However, I always wanted it. Two buzzwords which often float around these days are choice and agency. To be told you can’t have something is a very different beast from actively considering something and deciding you don’t want to pursue it. When I could see other trans peers actively reaching their goals I was happy for them, but also I had a splash of sadness too.

So in short I decided to leave the trans world behind because the ardent focus on visuals and visual perfection versus the dualism of a deformed and damaged body which could never match up to trans beauty standards was too much to bear. I thought that the best way to cure this would be to aim for a gender free world where would everybody looked like didn’t matter and whatever anyone’s disabilities or abilities were was a mere irrelevance.

But transition rests not only on physicality and biology. There is also a social transition to be made, and that also frustrated me that there was not much discussion of this within the trans community. The visual aesthetic seemed to reign supreme. For more thoughts on being disabled and trans I commend this piece from Medium to you, by Jordan Gwendolyn-Davies. It articulates many of the frustrations I feel on a daily basis.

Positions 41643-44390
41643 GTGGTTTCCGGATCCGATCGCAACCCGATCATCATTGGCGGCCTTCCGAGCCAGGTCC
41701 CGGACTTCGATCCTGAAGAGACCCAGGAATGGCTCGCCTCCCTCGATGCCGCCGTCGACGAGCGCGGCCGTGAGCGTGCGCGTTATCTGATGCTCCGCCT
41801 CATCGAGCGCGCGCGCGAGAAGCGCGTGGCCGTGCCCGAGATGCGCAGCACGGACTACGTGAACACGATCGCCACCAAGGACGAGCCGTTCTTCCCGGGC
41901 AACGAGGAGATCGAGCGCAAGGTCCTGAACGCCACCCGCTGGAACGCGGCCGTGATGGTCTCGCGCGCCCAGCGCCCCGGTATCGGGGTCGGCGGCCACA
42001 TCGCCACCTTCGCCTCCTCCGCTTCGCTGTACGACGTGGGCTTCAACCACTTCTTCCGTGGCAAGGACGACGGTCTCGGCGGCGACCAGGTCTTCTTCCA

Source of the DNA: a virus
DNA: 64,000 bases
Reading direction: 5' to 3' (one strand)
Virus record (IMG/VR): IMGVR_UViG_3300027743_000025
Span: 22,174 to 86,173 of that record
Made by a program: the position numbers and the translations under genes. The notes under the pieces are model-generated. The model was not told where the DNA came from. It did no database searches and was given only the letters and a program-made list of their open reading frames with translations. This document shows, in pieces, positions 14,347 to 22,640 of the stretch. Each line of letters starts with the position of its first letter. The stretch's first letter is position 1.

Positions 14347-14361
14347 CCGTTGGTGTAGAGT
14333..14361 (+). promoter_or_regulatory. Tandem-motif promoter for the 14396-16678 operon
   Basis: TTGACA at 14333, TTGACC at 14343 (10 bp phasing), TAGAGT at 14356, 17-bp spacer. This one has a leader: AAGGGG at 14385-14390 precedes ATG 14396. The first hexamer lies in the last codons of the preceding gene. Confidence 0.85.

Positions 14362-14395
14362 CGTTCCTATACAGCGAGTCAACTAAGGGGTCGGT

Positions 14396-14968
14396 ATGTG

But social transition is where I come unstuck on the radical feminist trajectory. Whilst radical feminists offer a world where we are free of gender and speak consistently about how wonderful it would be, we are not yet there in present reality.

Therefore, there are still different social expectations placed upon men and women. After being transitioned for so many years (it will be 10 this year, if this temporary blot on the landscape is discounted) it was very hard to adjust to being a man again. I felt like my world had changed from shocking pink to magnolia in 360°. Society is not a gender free entity.